At Wingello, the brigade saved homes, but John says it was more like the homes saved them.
“They were the only thing protecting us when the firestorm came in.”
Trauma from the sustained intensity of natural disasters
For John, although the fires themselves were traumatic, he says the biggest impact on his wellbeing was not being able to switch off due to the length of the emergency.
“Wingello was bad, but it was the intensity of just not switching off for six or seven weeks that totally fried my nervous system. We’d be out on the truck for twelve or more hours, then when we got back to the shed, I found I continued to be hypervigilant and not able to get any respite.”
“First, we went out of area, up around Yanderra and around the back of Warragamba Dam where the fires were burning north of us in Penrose. Then we were told to back off of that fire and get back to our own village to get ready for the Wattle Creek fires coming from the south.”
“One evening, after a 12-hour shift on the truck, we were on our way to fuel up when we got a call that a backburn had flared up and had spread to Penrose village. We were among the first on the scene, luckily only a few fences were lost and some property damage, but no homes were lost.”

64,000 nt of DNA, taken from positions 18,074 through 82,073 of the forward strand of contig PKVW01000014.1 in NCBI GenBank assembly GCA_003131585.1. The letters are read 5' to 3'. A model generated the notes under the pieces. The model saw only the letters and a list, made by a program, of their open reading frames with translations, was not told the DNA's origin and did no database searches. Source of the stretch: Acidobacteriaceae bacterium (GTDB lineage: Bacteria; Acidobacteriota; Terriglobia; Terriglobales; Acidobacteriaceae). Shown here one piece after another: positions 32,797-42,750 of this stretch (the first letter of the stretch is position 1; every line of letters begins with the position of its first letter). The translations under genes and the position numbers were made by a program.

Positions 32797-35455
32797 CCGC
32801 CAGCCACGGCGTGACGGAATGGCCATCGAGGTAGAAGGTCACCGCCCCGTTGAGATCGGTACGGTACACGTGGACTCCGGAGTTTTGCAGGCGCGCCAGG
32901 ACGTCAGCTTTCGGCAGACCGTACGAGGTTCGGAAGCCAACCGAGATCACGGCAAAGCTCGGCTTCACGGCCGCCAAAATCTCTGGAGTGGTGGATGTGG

“The intensity of the fire season was never-ending; it was just day after day after day. My family evacuated multiple times which was pretty terrifying.”
In recent months John has been able to relate to the intensity experienced by other Australians, including people in the NSW Northern Rivers region who dealt with two catastrophic floods this year, and people on the NSW south coast and Victoria around Echuca who recently rushed to build a flood levy.
“Again, it’s the intensity of these situations. The people in the floods in Lismore, they were just in it the whole time, and the people on the tractors down south building that levy. There’s just a certain intensity where people don’t get to switch off, they get stuck in ‘on’ mode. That’s the trauma that I see happening.”
Post-Traumatic recovery after natural disaster
“The thing that got me to Quest was hearing Brendon from Balmoral RFS talking on a documentary. He mentioned the hypervigilance you can get after not being able to switch off, and I just thought, ‘wow, that’s what I’ve been doing this whole time’. I’d been in such a heightened state for such a long time, it was then that I made the decision to go to Quest.”